The Flemish weekly quality news magazine Knack (13-1-2016) featured a 3-page interview with Prof. Koen Binnemans on the lessons learnt from the rare earth crisis. Attention goes out to the so-called balance problem. Binnemans also reflects on the potential parallels between the rare earth and antimony situation. In the case of the rare-earth crisis, Europe was unprepared and could only develop a re-active strategy, once the crisis hit its peak in 2011. Because of China’s policies at the time (cf. export quotas), Europe reacted with three courses of action: 1) primary mining of EU rare-earth deposits (Sweden, Greenland – cf. FP7 EURARE project), 2) substitution of critical rare earths by less critical ones or even other metals, and 3) the recycling of end-of-life rare-earth-rich products (e.g., Nd–Fe–B magnets or compact fluorescent lamps), to create a more diversified and sustainable rare-earth supply chain. The main issue with this strategy is that the developed solutions came too late. By the time they were commercially available, RE prices had dropped again due to specific (Chinese) market policies, making these solutions uneconomic and leaving EU-28 once again in a dependent situation. Binnemans concurs that the rare-earth crisis of 2010–2011 must act as a wake-up call to businesses and governments, highlighting the fact that access to critical metals, including Sb, cannot be taken for granted, as clearly indicated in the final report of the European Rare Earth Competency Network (ERECON), set up by the European Commission.8 In the case of Sb, there is an anticipated supply-demand gap, but a crisis moment has not yet happened. So there is still time to develop pro-active solutions, and a full-blown Sb supply crisis can be prevented. As part of this pro-active strategy we must also ensure a more diversified and sustainable Sb supply chain.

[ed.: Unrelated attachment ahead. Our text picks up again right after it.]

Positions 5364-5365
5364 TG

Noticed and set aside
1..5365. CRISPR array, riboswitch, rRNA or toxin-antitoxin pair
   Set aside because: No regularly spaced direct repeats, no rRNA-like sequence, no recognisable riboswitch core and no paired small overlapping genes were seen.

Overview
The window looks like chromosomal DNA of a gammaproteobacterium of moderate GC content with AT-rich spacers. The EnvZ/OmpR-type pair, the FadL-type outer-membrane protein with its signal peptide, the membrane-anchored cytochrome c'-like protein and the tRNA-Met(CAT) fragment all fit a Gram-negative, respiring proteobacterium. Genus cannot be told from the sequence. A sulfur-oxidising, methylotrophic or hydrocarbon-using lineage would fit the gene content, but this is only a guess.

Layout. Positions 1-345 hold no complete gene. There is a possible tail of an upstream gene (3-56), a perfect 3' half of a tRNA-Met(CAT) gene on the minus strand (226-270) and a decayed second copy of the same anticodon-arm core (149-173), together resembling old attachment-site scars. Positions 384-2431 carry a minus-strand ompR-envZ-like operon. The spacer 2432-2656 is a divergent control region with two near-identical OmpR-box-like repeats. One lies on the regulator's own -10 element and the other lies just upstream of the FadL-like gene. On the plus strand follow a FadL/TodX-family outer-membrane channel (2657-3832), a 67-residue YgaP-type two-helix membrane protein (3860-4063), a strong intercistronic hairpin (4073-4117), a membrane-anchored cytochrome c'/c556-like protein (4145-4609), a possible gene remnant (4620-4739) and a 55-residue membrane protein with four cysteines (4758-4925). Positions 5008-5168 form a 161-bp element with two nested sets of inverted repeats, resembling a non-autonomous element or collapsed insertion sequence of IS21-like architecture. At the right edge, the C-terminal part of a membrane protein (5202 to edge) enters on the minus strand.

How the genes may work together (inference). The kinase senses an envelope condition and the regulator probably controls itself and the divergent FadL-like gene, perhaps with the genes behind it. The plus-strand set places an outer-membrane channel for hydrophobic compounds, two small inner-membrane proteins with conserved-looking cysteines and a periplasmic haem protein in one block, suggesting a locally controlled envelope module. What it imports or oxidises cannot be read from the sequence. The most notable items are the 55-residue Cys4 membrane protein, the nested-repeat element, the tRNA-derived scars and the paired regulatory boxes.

Read the full article in Knack here: 2016-01-13-Knack_BINNEMANS